Our Time Machine [Online]
Sep. 11 – Oct. 18, 2020
$12 General Admission
This film has been extended from its previously scheduled run of Sep. 11–17! There may be a brief delay as the extension is communicated to Eventive, but it will return through Oct. 18. Visit Eventive’s help page if you have questions about how to use their platform
43-year-old Maleonn is one of China’s most influential conceptual artists today. His father, Ma Ke, was the artistic director of the Shanghai Chinese Opera Theater. After being humiliated and forbidden from working for a decade during the Cultural Revolution, Ma Ke immersed himself in theater. The mysterious excitement of Ma Ke’s creative world inspired the young Maleonn, but his father’s absences stoked early feelings of resentment.
When Ma Ke is diagnosed with Alzheimer’s, Maleonn pours everything into an ambitious new theater project: Papa’s Time Machine, a visually stunning time-travel adventure told with human-sized puppets. At the play’s heart are autobiographical scenes inspired by Maleonn’s memories with his father. He hopes this will bring them together artistically and personally.
With enthusiasm both domestically and from abroad, the play shows signs of a promising future. But Ma Ke’s condition deteriorates. Maleonn is torn between the original goal to honor his father and the pressure towards commercial success. Ma Ke struggles to contribute to the play, and barely recognizes the play when it is completed.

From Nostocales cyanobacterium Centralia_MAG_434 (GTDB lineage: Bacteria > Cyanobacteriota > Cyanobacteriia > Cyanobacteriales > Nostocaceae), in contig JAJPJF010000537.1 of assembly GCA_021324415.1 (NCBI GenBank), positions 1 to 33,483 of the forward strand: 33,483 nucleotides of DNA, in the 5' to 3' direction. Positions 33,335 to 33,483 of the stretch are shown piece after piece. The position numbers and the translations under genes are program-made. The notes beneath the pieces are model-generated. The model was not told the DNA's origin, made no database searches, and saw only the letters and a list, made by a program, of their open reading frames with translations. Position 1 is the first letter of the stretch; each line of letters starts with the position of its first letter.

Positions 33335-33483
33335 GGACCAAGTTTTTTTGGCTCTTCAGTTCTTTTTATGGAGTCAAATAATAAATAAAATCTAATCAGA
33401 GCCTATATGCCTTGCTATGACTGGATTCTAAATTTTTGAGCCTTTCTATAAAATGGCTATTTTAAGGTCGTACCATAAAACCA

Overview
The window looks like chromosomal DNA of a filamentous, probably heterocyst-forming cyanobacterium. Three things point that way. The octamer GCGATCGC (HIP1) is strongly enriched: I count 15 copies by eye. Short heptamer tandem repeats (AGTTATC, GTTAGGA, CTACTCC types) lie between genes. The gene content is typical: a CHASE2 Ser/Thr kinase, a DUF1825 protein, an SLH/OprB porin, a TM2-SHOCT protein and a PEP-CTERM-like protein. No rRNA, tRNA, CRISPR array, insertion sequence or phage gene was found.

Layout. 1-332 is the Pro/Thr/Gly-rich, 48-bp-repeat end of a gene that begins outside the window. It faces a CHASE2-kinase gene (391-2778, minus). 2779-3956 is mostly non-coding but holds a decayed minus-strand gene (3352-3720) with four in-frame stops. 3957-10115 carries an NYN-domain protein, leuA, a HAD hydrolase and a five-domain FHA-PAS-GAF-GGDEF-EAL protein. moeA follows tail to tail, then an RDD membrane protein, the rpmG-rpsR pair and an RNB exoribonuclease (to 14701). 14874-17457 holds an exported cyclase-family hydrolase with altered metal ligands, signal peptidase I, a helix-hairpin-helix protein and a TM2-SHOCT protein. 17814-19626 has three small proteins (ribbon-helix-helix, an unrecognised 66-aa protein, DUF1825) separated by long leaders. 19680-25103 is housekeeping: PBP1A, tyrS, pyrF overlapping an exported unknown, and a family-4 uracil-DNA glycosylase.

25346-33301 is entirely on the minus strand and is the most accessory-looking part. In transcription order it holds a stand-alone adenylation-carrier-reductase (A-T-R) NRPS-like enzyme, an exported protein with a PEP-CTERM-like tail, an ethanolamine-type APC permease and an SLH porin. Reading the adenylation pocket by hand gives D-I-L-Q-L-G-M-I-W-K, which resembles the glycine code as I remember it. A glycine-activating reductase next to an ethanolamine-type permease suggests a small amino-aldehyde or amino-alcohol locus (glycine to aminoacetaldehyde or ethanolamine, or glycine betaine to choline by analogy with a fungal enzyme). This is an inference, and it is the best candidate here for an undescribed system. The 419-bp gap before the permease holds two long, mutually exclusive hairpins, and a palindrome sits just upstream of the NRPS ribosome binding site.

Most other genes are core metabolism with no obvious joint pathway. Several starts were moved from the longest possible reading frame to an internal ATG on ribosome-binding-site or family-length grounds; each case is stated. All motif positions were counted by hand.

Facing his father’s painful decline, Maleonn becomes more aware of life’s complexities. There are no effortless masterpieces or simple solutions. And there’s no traveling back in time to retrieve what has been lost. There is however, the relationship that has developed with co-director Tianyi. He proposes to her, ready to become a partner and a father, and to carry on forward with a new outlook on his art and life.
All images on this page courtesy of Maleonn Studio. Full photo credits available in the film’s press kit.
“An uplifting celebration of the love between a son and his father … an elegant, focused piece of storytelling” – Screen Daily
“S. Leo Chiang and Yang Sun’s vibrant documentary about this labor of love proves to be a multi-layered metaphor of the interplay of art, memory, loss, and reconciliation…” – The Boston Globe
“Sun and Chiang’s ability to capture the theatrical wonder of Maleonn’s work helps introduce this extraordinary artist to the West, while the story of loss and the next generation rising is universal.” – Documentary Magazine